What People Want From Their Dog

What People Want from Their Dogs

It’s always interesting what people want from their dogs. Let me give you two examples of people and their dogs. On the surface they seem different but they are really not different.

Example one

John and Glenda, have an older dog Ben that had always been independent. Ben is content to lie off to the side where he feels comfortable. He is very obedient and always comes to a family member “when called over.” But he will never come over to visit on his own. Ben has always been a very obedient dog – he just likes his independence.

Then they got Jerry – another male who John wanted as “his dog”. It turns out Jerry is very affectionate. Since Ben is not an affectionate dog, that void is filled by Jerry. Just what the doctor ordered. But, the end result over time is that Jerry has started guarding John to keep Ben away. This usually results in a fight between the two dogs.

To fix the problem, John must come to grips with considering a new approach to life with Jerry and how he handles the affection he showers on Jerry.
He has begun to have doubts about the program. He is really struggling with the idea of throttling way back on the love and affection.

Example two

What People Want From Their Dog

Retired couple, Barry and Carol have a very spoiled small Bichon named Frankie who enjoys lots of lap time with Carol. And of course, after lights-out, Frankie can be found warmly snuggled up against Carol.

At about 24 months of age Frankie began biting the cleaning lady and the occasional visitor who came by when they would get close to Carol. Frankie also lunges and attacks dogs or people who simply walk by their front sidewalk. All of his new bad behavior is simply his way of saying to intruders, “I’m not sharing my Mom with anyone!”

On one particular lesson with these clients, Leila came with one of our dogs to work Frankie. As we were leaving the lesson, Leila said, “Frankie is the center of Carol’s universe and she is not going to give up the only love and affection she gets from within the family.”

 

That got me to thinking

I remember discussing my recommendations of earn-to-learn on the first lesson. It was as if Carol didn’t hear me say anything. She just wanted to love on her dog. She simply couldn’t resist all the lap-time and bedtime with her pooch. They showed no interest in obedience training and also didn’t seem interested in learning the benefits that dog training  had on fixing behavior problems with their dog.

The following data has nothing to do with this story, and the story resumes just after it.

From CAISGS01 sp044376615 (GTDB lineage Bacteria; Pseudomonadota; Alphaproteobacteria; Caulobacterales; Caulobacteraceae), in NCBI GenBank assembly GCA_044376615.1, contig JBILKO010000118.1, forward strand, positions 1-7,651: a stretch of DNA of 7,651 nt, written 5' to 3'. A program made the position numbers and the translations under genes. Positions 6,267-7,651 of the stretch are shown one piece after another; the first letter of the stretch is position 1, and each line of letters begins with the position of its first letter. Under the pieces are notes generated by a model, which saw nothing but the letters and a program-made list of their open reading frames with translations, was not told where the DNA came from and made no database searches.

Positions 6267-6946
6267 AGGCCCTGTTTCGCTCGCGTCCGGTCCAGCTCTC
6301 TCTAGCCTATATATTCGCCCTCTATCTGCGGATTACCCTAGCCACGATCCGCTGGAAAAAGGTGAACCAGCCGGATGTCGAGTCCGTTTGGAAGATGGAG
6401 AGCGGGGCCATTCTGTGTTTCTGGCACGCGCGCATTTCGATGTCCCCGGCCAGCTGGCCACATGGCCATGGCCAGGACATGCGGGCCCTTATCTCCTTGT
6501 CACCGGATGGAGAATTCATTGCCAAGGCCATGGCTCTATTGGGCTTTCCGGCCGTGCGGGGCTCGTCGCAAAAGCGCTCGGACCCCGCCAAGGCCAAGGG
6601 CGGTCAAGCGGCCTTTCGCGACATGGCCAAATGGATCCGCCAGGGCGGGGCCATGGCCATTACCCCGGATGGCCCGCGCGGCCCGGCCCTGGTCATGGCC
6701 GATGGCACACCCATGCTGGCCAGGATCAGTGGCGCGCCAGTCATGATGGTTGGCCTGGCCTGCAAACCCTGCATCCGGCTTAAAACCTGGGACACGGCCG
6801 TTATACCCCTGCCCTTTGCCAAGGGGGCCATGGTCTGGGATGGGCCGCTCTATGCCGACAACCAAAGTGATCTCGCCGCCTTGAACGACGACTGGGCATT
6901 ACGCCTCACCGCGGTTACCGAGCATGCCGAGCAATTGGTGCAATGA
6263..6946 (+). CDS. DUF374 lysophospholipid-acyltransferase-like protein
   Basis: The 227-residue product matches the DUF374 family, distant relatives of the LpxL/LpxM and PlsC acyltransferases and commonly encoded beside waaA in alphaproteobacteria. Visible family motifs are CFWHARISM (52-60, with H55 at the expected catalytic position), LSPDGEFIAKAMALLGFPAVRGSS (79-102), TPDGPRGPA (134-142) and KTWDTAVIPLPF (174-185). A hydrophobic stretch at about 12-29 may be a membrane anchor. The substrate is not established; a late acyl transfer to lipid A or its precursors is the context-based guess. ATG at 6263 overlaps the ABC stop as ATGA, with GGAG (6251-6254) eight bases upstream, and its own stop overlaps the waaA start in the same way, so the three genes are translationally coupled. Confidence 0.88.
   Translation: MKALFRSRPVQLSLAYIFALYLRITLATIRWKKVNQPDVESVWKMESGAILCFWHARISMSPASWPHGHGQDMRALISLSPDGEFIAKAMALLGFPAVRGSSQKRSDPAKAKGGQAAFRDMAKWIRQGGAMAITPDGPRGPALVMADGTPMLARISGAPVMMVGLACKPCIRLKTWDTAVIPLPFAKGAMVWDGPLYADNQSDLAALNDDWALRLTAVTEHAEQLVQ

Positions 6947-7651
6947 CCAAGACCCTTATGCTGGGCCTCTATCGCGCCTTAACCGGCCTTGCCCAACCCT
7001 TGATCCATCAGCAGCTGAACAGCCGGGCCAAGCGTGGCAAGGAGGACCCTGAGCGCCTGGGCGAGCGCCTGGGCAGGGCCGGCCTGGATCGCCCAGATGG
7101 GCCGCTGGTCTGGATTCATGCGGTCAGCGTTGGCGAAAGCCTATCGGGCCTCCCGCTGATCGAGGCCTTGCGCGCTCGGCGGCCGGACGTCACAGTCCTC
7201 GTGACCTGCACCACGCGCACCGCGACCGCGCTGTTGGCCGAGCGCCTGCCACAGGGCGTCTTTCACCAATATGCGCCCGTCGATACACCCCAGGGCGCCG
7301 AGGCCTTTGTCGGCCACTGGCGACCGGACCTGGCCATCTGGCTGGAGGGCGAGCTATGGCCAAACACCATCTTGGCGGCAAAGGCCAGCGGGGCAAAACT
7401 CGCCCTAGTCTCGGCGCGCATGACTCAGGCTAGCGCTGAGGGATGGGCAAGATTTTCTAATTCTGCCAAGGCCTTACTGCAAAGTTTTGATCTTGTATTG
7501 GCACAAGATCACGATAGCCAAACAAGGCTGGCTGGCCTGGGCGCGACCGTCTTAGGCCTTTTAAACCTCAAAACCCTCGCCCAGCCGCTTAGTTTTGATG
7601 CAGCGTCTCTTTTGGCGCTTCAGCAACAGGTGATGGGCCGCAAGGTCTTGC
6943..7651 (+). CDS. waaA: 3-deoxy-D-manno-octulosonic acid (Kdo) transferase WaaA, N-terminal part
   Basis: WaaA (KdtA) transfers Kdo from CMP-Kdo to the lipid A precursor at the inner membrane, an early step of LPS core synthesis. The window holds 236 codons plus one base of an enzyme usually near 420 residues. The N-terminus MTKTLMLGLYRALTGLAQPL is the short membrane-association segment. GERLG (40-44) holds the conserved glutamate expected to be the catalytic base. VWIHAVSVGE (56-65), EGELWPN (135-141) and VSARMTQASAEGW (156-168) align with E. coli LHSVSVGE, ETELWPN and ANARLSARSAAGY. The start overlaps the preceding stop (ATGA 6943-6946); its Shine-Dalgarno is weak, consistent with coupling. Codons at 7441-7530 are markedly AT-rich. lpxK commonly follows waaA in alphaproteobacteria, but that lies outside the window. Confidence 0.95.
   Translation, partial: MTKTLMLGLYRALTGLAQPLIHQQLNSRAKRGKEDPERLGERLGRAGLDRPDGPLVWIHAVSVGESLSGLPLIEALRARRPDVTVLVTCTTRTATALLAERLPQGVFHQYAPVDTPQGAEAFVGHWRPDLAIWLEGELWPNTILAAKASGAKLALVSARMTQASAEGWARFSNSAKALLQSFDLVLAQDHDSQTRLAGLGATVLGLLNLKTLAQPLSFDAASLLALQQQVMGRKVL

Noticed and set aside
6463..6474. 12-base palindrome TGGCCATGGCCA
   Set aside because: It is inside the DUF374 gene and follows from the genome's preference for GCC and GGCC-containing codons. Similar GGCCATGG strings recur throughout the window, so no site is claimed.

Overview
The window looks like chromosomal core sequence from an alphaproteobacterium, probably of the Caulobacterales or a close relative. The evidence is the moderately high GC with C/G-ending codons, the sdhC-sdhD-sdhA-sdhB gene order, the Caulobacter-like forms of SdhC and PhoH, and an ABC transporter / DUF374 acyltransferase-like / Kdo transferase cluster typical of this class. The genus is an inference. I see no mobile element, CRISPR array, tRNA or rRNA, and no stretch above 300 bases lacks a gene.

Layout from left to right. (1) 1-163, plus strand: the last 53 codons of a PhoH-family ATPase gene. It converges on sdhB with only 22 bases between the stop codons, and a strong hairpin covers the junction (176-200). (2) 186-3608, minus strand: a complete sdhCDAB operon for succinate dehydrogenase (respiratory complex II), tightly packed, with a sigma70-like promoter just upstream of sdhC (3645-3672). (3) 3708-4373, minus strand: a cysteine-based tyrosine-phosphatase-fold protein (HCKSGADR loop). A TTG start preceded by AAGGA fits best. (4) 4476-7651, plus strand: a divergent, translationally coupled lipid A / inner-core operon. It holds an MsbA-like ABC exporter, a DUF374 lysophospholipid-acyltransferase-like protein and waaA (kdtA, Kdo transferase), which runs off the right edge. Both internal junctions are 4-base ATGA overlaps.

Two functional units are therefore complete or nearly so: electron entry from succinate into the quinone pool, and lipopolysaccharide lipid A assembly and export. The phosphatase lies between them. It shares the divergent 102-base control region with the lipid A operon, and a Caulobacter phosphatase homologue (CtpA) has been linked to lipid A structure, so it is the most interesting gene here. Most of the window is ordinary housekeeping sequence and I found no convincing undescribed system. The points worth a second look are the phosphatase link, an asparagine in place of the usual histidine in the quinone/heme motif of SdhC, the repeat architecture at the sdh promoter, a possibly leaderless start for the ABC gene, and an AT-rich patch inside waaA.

Barry and Carol just wanted me to fix Frankie. They didn’t realize that changing their mindset had to happen before their “Little Frankie” could begin to change.

We are still working on a problem that could have been resolved months ago-but they continue to have issues asking Frankie to do the simplest of commands to earn food, lap-time and affection.

It’s almost as if dogs are now filling a void in our lives that I don’t remember being there years ago.

Just as Barry and Carol are somewhat isolated in their retirement, it seems we are all becoming more isolated in our lives. The conversations we have now are on Facebook and Twitter – more and more electronic connections with people.

In this very busy world of ours – texting and emails – there is more isolation and our dogs are being asked to fill that void that used to be taken care of by family and friends. We now put more requirements on our dogs that they don’t understand how to fulfill and this is creating behavior problems.

My message is NOT, “Don’t love on your dog” but when you do it in a way that does not require your dog to give you something first,(structure) you create behavior problems. When you add consistent structure to your relationship such as – sit for meals and affection to name a few, your dog knows what is expected and therefore becomes less stressed and every one feels better overall.

“Together, We Can Raise a Happy and Obedient Dog”

 

Jim Burwell, professional dog trainer for 25+ years, has a profound understanding of dog behavior and the many things, we as humans, do that influence that behavior – good or bad.  Jim has the ability to not only steer dogs and puppies down the right path but to also train the owners to understand their part in having a great dog. His Ground Rules for Great Dogs is your answer to starting your new puppy off right and fixing behavior issues in dogs.

2 replies
  1. Carol Mason
    Carol Mason says:

    Dogs are a lot like children in that they are better behaved and more secure when they have reasonable, clear and consistent boundaries and rules.

  2. Susan
    Susan says:

    This is SO my mother. She’s all by herself and we don’t get to visit often as we don’t live near her. She has a little terrier dog and that dog is everything to her. Problem is that dog is down right mean and nasty when anyone comes near my mom. So unfortunately, the few friends who used to come over, wont’ come over now because of her dog.

    I’m going to print this out and mail it to her (she doesn’t do computers) Thanks so much for this article. I think it will help her a lot!

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